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Verifying Greenhouse Gas Emissions: Methods to Support International Climate Agreements Gas Major Sectors or Activities Method Current Uncertainty for Annual Emissionsa Possible Improvements in 3-5 Years Uncertainty of Improved Methods CFCs, PFCs, HFCs, and SF6 Industrial processes Atmospheric measurements and models 4-5 Develop gridded inventories, improved tracer-transport inversion, and measurement of correlated variations of gases 2-5 NOTES: 1 = <10% uncertainty; 2 = 10-25%; 3 = 25-50%; 4 = 50-100%; 5 = >100% (i.e., cannot be certain if it is a source or sink). Ranges represent emission uncertainties in different countries (e.g., 1-3 means that uncertainties are <10% in some countries, 10-25% in some, and 25-50% in others). Uncertainty levels correspond to two standard deviations. Shaded rows are the self-reported values; unshaded rows are the independent checks on the self-reported values from independent methods. aUncertainties for the magnitudes of decadal changes in national emissions can be computed from the numbers in the table using standard statistical methods. Decadal changes (the cumulative change in emissions over 10 years) are reported in the rows requiring OCO measurements because early estimation biases will be reduced in calculation of a decadal change. The uncertainty of a trend is reported as a percentage of the emissions at the beginning of the decade. bBased on 2006 data reported by five developed countries (Denmark, Greece, Portugal, the United States, and Poland) with a range of institutional capabilities for compiling inventories. In countries where AFOLU sources dominate energy and industrial sources, the uncertainties for total anthropogenic emissions would be much higher. reported national inventories depend on the data and methods used to create them, which in turn depend on each country’s institutional and technical capabilities. In many developed countries, uncertainties are reported to be less than 5 percent for national CO2 emissions from fossil-fuel use (Table S.1), which is the dominant source. With the exception of a few minor sources in the industrial sector, uncertainties are much higher for other greenhouse gases and sources and vary greatly by country. Uncertainties for the net CO2 emissions from agriculture, forestry, and other land uses and for emissions of CH4, N2O, PFCs, HFCs, CFCs, and SF6 from all sectors can be less than 25 percent in some countries and greater than 100 percent in others. The second method for estimating greenhouse gas emissions, called tracer-transport inversion, is based on atmospheric and/or oceanic measurements of the gases and mathematical models of air and water flow. Tracer-transport inversion estimates the net sum of anthropogenic and natural sources and sinks. Uncertainties inferred from tracer-transport inversions are less than 10 percent for the net global CO2 flux to the atmosphere but greater than 100 percent for anthropogenic CO2 fluxes at national scales (Table S.1). These large uncertainties arise because of the small size of the anthropogenic signal relative to the large and uncertain natural cycles of emissions and uptake, errors in the reconstruction of atmospheric transport, and the paucity and limited distribution of observations. Tracer-transport estimates of emissions of N2O, CH4, and the synthetic fluorinated gases are currently too uncertain to verify national emissions. The third method estimates emissions of CO2, CH4, and N2O using methods that are conceptually similar to those used for UNFCCC inventories, but can be made using independent information on land cover. It can be used to estimate emissions from both natural sources and land-use activities, such as agriculture and forestry. Satellite imagery provides the remote information on land surface characteristics and change. This information is converted into estimates of emissions using biogeochemical models constrained by measurements of greenhouse gas exchange between the land and the atmosphere. Satellite imagery is particularly useful for constraining forestry activities and can be used to determine the area of deforestation and forest degradation. The total annual change in forest area has an uncertainty of 10-25 percent in northern forests and up to 100 percent in tropical forests (Table S.1). Uncertainties in emissions from deforestation, reforestation, and forest degradation are high for both annual values and trends, ranging from 25 to 100 percent, because of uncertainties in parameters used to translate deforested area into CO2 emissions. Land remote sensing can also be used to estimate agricultural emissions by identifying the areas using certain agricultural practices, such as paddy rice. Annual uncertainties in CH4 emissions from rice production are 25-50 percent, and uncertainties in N2O emissions from synthetic fertilizer use and manure production are 50-100 percent.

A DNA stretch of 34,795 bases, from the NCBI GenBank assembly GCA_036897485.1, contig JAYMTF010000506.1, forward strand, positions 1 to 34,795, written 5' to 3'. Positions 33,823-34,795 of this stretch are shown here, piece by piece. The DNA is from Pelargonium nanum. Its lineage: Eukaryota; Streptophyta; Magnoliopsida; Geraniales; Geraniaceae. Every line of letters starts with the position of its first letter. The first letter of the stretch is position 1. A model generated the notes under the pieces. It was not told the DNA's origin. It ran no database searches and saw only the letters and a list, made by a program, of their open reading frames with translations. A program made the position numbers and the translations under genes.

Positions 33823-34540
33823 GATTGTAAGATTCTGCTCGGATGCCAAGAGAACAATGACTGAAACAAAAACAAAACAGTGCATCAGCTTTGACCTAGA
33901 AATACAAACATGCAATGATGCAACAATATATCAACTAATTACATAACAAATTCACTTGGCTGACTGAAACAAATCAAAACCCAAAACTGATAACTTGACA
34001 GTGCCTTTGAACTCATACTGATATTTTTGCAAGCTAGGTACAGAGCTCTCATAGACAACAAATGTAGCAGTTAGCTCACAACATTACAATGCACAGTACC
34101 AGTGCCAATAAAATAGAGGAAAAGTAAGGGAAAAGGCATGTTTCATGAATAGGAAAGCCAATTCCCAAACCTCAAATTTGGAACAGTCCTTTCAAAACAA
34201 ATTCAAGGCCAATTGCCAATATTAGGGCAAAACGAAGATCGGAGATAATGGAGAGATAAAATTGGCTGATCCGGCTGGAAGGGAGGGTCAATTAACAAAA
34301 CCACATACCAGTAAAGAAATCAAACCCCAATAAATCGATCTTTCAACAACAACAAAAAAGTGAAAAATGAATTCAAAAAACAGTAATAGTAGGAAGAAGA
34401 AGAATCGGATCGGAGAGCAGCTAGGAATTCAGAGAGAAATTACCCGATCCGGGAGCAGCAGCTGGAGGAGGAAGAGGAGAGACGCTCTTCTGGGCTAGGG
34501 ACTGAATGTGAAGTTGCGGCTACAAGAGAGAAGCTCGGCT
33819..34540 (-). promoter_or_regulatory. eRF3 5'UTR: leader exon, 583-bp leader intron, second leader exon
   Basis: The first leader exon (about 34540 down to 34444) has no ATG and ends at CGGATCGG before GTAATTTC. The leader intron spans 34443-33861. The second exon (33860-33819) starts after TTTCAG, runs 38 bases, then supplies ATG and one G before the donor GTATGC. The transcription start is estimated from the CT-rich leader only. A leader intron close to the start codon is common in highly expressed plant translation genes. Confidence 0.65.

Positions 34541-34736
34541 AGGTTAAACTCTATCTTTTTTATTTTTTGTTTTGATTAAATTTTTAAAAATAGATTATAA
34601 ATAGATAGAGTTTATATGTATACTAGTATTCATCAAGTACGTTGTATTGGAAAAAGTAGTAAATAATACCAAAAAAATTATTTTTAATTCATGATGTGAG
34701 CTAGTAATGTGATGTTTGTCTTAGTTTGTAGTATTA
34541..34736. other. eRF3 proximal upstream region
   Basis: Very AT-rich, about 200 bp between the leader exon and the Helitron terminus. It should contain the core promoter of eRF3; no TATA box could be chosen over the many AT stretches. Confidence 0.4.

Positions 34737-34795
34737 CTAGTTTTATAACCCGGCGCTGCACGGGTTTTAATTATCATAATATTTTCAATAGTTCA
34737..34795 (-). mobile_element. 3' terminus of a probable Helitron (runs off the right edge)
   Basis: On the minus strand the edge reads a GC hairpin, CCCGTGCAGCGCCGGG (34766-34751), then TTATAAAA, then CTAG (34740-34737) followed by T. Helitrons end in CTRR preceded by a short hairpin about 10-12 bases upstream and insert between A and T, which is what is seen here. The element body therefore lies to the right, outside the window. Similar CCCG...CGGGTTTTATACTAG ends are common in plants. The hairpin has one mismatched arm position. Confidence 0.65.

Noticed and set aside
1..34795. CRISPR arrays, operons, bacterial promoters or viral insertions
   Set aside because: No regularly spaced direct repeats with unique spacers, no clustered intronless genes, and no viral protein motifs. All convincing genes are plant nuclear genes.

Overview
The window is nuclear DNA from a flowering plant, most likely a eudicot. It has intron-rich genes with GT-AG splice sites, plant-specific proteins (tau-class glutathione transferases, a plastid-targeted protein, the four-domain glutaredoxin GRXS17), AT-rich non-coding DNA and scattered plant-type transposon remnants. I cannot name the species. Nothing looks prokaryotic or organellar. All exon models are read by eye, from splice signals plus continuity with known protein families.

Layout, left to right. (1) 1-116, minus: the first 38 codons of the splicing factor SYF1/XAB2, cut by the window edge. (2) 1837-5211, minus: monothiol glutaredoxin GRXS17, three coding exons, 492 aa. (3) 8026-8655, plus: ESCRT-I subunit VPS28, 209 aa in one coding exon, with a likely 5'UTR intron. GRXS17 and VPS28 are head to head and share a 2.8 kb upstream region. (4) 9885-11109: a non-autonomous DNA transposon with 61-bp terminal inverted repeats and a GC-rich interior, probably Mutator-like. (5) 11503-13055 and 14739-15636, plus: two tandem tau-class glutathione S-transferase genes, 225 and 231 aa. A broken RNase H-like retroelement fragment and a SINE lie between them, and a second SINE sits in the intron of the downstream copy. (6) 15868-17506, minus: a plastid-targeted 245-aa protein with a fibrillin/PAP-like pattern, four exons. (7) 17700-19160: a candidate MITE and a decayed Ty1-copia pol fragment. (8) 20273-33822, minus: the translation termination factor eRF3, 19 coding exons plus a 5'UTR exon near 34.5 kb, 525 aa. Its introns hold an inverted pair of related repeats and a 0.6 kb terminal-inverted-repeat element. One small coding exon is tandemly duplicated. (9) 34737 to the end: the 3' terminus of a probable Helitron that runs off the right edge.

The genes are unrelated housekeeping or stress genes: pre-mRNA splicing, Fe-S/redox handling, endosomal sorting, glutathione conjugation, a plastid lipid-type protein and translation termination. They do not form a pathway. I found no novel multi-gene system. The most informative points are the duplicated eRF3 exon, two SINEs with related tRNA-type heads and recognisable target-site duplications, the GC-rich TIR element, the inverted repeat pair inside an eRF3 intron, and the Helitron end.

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Verifying Greenhouse Gas Emissions: Methods to Support International Climate Agreements FIGURE S.1 Global anthropogenic greenhouse gas emissions and activities covered by the UNFCCC for 2004. These gases include CO2, CH4, and N2O, as well as HFCs, PFCs, and SF6 (the F-gases). The emissions of each gas are weighted by its 100-year global warming potential. Note that including short-lived greenhouse agents (e.g., ozone precursors) or decreasing the time horizon over which the global warming potential is calculated will decrease the fractional importance of fossil-fuel CO2. SOURCE: Figure 1.1b from IPCC (2007b), Cambridge University Press. Although uncertainties in emissions estimates are high overall, it may not be necessary to obtain accurate measurements of all greenhouse gases to support treaty monitoring and verification. The majority of anthropogenic greenhouse gas emissions covered by the UNFCCC are in the form of CO2, primarily from fossil-fuel use (~74 percent in 2004; Figure S.1) and secondarily from deforestation (estimates range from 12 to 22 percent), making these two activities an obvious focus for monitoring. FRAMEWORK FOR ESTIMATING AND VERIFYING GREENHOUSE GAS EMISSIONS The UNFCCC framework for reporting national emissions comprises three main elements: An internationally negotiated and accepted capability to monitor national, anthropogenic emissions of the most important greenhouse gases, Independent review by an international body to determine whether appropriate procedures and methods are being used to prepare national inventories, to identify inconsistencies within and between reports, and to take action if problems are uncovered, and An established mechanism through the Intergovernmental Panel on Climate Change (IPCC) to incorporate new information and strengthen inventory methods. Because fossil-fuel CO2 emissions can be estimated with reasonable accuracy using UNFCCC inventory methods (Table S.1) and because of the broad international support for the reporting framework, UNFCCC procedures have been, and will likely continue to be, the primary means for monitoring and verifying greenhouse gas emissions and reductions under a new international climate treaty. However, the current system has shortcomings for this purpose: Developing countries do not provide regular, detailed emissions reports. The availability of independent data against which to check self-reported emissions is limited. Estimates of CO2 emissions from land use, as well as emissions of other greenhouse gases, have uncertainties that are greater than the expected emissions reductions over a treaty’s lifetime. The committee’s recommendations are aimed at overcoming these weaknesses and improving the capability to estimate and verify greenhouse gas emissions in support of a climate treaty. Although some will take many years to implement, most will yield results within a few years. RECOMMENDATIONS The committee’s recommendations fall into three broad categories: (1) strengthening national greenhouse gas inventories, which will likely remain the core of a global monitoring and verification system; (2) improving the ability to independently and remotely estimate national, annual fossil-fuel CO2 emissions and to monitor emission trends; and (3) developing the capability to make accurate estimates of national CO2, N2O, and CH4 emissions and CO2 removals from sinks